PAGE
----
Harlock in this incarnation seems to be in a slow spiral of disassociation. He doesn’t much care where he’s going or why. If he had not been forced to fulfill his promise to Dr Daiba, he would not have been caught up in the events surrounding Nuu and all that entails. Harlock has always maintained that his ultimate goal in life is to ‘find a place to die,’ which I have always taken to mean that when he finds the right cause for which to lay down his life, he will. However it does throw open the question: ‘Is Harlock that noble or is he merely bored with living?’ When beseeched by Nuu’s feminine antithesis to save the universe, Harlock's response is in the negative, claiming that the entire situation has nothing to do with him and that the outcome won’t alter his life either way. Of course he does end up saving the universe, but for his own reasons — and ultimately because his 'dead' friend Tochirō wants him to.

That the Arcadia has a personality — that being the personality and consciousness of Harlock's friend Tochirō — is far more obvious in this series than it has ever been. In Endless Odyssey the Arcadia is exceedingly willful, deciding where it wants to go and when, and turning itself off when it's had enough. Perversely, Harlock seems to find these moments pleasurable; reassurance, perhaps, that his old friend is alive and still kicking. In Endless Odyssey Harlock spends far more time in communion with the Arcadia’s central computer than ever before, and in fact the ‘bad guys’ eventually realise that the Arcadia is the true threat to their plans for universal domination, and not Harlock himself.

In the early episodes of Endless Odyssey we find the ship has embedded itself into a mound of ruined and ancient artefacts. When questioned as to why the Arcadia rests here, Harlock replies musingly that the Arcadia ‘seems to like it here.’ He doesn’t question it, he doesn’t try to change it. And it seems the Arcadia was set on saving the universe from the beginning and has taken Harlock everywhere it wanted him to go. More importantly, at the end of the series we find Tochirō himself awaiting Harlock, preparing to do what is necessary to send Nuu back where it belongs.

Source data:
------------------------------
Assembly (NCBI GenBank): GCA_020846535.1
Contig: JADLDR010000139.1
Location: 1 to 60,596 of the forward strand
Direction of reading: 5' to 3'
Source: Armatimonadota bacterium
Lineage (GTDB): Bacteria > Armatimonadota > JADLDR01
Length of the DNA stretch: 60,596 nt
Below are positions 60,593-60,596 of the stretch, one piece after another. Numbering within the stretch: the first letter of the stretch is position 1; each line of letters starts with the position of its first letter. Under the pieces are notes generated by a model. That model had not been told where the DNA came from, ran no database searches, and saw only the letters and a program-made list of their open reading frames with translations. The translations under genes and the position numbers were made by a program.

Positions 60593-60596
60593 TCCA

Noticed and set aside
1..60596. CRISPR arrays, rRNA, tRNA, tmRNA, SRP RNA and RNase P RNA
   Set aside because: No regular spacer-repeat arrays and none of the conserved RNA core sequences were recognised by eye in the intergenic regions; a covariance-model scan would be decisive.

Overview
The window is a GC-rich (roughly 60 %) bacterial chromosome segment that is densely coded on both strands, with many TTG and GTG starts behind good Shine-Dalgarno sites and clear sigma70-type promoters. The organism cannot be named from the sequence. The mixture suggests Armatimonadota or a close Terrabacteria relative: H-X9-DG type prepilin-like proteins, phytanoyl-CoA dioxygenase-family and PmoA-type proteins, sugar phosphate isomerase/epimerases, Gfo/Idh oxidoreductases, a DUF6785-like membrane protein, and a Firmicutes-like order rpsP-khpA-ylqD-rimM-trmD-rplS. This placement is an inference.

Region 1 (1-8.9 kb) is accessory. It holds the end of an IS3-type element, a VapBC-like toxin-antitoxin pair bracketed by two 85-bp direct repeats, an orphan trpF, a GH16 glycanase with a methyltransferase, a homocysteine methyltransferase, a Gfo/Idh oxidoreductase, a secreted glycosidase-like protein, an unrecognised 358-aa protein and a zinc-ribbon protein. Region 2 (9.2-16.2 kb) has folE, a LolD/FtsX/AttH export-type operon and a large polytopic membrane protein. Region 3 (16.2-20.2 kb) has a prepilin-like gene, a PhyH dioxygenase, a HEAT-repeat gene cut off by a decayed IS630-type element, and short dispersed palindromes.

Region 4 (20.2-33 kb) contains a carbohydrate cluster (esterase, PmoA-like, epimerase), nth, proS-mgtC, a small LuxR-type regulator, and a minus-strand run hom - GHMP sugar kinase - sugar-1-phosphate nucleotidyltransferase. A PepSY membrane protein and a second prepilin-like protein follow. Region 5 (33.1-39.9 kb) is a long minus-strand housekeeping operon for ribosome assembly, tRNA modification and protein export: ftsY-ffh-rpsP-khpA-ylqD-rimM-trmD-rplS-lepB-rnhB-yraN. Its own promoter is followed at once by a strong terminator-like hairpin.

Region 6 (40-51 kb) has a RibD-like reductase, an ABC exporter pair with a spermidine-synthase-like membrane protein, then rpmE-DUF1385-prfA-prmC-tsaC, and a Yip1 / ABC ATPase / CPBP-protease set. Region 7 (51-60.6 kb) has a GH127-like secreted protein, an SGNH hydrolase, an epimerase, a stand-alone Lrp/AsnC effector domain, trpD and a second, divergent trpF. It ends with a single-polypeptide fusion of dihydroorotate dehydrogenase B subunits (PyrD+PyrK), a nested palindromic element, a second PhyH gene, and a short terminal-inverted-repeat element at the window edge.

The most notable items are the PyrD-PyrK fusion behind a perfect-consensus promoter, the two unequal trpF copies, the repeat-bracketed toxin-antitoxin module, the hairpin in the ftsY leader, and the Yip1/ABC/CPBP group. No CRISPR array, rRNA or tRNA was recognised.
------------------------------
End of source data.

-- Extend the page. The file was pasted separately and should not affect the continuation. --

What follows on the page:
The quiet surreality of that final episode, which begins with Tadashi’s sad ‘Father, I had a dream…’ is an entrée into worlds within worlds, and a crash course on theories of time and space might be in order before viewing. Harlock is not even slightly perturbed to enter a surrealistic landscape where he finds his dead friend seemingly alive again and preparing to destroy Nuu. Said dead friend, Tochirō, apparently knows he is dead, and has made his home in a place where the dead can meet the living. In this same continuum Tadashi meets his dead father, and is confused enough (or wistful enough) to imagine his entire life aboard the Arcadia was the dream. The surprising culmination of the series comes in the closing scenes: learning that Harlock had made not one promise to Dr Daiba but two… and the final scene, when the audience realises that they really are not going to find out what happens next. (Although the closing credits at least give some kind of outcome to chew on, they really don’t help much and it is left to the audience to decide what exactly did happen on the bridge between Tadashi and Harlock.)

Endless Odyssey does feel like a return to the Harlock we fell in love with. The animation is strongly reminiscent of the original television series; Harlock himself is a physical morph between the Harlock of the Space Pirate series and the Harlock of My Youth in Arcadia. He appears both older and harder, yet he hasn’t changed a bit. There are beautiful and startling moments contained throughout: the dark empty corridors of the great pirate ship filled with the haunting music of Miimé’s harp; the Arcadia drifting slowly through the aftermath of a battle, surrounded by weightless corpses and the debris of war; the unexpectedly harsh moment when Harlock smilingly salutes an enemy as he tumbles towards death.

Matsumoto’s spherical universes concurrently contain the highest science and the most ancient of spiritual powers. But at the core of this particular story is the strength of friendship, the bonds that form from a common cause, the price of freedom and the nature of reality. And, of course, choosing the right flag to live beneath.

who is this guy harlock anyway?in the beginning....space pirate captain harlockmy youth in arcadiaendless road ssxcosmowarrior zero | hunt for young harlockharlock saga | the ring of the nibelungenendless odysseyguest appearancescharactersshipstrouserscomms station